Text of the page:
Kukla's Korner Hockey
via the CP,
Star winger Rick Nash of the Columbus Blue Jackets will be out another 12 to 14 days after getting another opinion from doctors on his high ankle sprain. The Jackets were hoping to get him back next week. "Unfortunately, that's not the case," Jackets GM Doug MacLean told the Columbus Dispatch. "He's going to be immobilized for the next week. Then we'll start therapy again. From what the doctors told me, if we follow this procedure he should be 100 per cent in two weeks."
from Sports Illustrated,
Quick: When was the last time the Toronto Maple Leafs won the Stanley Cup? If you guessed 1867, the year of Canadian Confederation, you're not far off. It actually was 1967. That's 37 springs without a parade -- a real parade, not the kind that erupt spontaneously on Yonge St. after winning a game in the first round -- and it's about to become 38.
NHL.com correspondent Chuck Gormley recently sat down with Philadelphia Flyers center Peter Forsberg to discuss his life in Sweden, his passion for the game, and why he chose Philadelphia as perhaps the final stop of his illustrious NHL career.
Q: Tell me a little about Ornskoldsvik, Sweden. What was it like growing up? A: It was always cold in the winters and hockey was the thing to do. It was a great place growing up. It is in the suburbs with no traffic. I was always outside. My parents would let me out the door and I'd be out for 10 hours. They'd ring a bell when it was time for lunch and then I'd be back out.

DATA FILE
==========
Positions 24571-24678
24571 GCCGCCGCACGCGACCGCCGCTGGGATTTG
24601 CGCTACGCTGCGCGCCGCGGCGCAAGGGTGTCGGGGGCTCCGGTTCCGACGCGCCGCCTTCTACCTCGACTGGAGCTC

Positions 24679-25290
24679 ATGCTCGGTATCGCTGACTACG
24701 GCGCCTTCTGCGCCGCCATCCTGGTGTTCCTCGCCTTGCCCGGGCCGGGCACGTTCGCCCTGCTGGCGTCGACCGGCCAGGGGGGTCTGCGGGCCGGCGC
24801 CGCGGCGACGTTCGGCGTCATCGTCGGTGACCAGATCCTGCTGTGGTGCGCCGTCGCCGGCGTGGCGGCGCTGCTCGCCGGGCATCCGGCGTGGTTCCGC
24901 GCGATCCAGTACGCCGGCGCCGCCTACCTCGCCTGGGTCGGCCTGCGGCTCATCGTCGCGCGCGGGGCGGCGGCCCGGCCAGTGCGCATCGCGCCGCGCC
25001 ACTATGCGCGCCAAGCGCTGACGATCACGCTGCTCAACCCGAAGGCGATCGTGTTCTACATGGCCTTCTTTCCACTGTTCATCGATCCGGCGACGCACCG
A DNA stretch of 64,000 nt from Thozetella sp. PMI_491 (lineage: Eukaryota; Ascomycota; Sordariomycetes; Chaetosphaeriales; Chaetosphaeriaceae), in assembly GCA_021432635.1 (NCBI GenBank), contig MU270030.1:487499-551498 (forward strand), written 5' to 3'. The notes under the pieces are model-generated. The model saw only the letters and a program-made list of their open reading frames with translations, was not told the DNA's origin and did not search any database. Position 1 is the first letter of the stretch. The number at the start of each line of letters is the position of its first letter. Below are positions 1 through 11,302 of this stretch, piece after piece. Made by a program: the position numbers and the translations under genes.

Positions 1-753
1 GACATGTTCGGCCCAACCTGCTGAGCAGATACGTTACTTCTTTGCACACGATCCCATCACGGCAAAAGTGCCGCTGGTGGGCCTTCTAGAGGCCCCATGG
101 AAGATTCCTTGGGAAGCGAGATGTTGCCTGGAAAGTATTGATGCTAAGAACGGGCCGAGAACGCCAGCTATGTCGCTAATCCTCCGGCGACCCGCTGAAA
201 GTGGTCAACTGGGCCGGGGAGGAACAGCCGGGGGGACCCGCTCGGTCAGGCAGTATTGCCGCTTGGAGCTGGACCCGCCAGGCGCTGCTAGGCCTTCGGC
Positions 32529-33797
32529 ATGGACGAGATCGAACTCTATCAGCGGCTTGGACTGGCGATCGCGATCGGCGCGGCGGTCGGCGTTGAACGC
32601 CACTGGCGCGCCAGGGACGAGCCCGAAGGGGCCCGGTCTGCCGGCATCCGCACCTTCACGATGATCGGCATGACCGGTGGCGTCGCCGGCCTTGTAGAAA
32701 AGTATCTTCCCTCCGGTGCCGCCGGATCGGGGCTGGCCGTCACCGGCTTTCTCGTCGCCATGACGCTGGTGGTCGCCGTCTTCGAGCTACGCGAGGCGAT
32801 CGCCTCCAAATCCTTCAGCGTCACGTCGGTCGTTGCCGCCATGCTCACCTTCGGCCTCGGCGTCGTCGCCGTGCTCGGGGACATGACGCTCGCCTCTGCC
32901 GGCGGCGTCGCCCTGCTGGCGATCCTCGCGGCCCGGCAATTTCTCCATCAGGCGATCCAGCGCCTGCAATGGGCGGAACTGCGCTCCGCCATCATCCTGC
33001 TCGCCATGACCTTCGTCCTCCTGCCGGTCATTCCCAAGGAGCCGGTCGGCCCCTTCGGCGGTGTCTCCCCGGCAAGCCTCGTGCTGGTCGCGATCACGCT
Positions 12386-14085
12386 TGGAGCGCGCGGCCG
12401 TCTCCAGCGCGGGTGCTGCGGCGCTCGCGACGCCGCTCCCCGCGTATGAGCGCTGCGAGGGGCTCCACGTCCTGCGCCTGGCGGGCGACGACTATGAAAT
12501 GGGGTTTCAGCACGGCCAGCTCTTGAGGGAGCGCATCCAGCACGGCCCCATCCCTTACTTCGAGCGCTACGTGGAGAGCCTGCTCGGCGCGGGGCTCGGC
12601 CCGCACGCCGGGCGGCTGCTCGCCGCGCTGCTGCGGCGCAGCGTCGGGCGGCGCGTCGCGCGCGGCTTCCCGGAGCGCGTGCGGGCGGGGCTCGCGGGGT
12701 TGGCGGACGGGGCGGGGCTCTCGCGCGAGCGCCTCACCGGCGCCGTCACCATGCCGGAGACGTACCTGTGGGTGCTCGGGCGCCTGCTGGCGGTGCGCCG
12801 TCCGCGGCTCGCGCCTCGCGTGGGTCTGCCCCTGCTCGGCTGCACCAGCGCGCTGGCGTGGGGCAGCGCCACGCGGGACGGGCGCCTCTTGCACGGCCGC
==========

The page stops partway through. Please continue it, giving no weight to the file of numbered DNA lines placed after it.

Once a Blackhawk, always a Blackhawk. As I have always said, people over the age of 30 should never wear a hockey sweater.
from the NY Daily News,
You think hockey players are having a tough time adapting to the new rules? Try being one of the guys who has to enforce them. The 2005-06 copy of the National Hockey League rule book has all of the rules changes highlighted in yellow. Flip through the pages, and it looks like the business section of the phone book. "We're not inventing calls," Fraser said. "We're not making phantom calls. We're not looking to fill the penalty boxes. We're looking to create offense, and let the skill of the players be demonstrated.
from the LA Daily News,
Anyone who pays $5 million for a thoroughbred better make sure the horse is properly shod. Jeremy Roenick has admittedly struggled at times this season, particularly in the offensive zone, where he is supposed to make his biggest impact. Roenick has attributed his tough times not to being out of shape, even though he didn't play anywhere last year, but to problems finding a comfortable pair of skates. "I'm so high maintenance, it's ridiculous," Roenick said. "But it makes a difference. I find myself working three times as hard on the ice because I'm on shaky ground with my equipment."
from the Globe and Mail,
These are not happy days for Ed Belfour. Those who know him best say the Toronto Maple Leafs goaltender functions best in an orderly world. Uncertainty unsettles him. But those meanies in charge of the National Hockey League dealt Belfour and the rest of his fellow members of the goaltenders' union nothing but uncertainty this season. They shrunk the size of goalie pads and gloves. The oversized sweaters are next on the list, giving back the advantage to the shooters that the netminders steadily seized over the past two decades.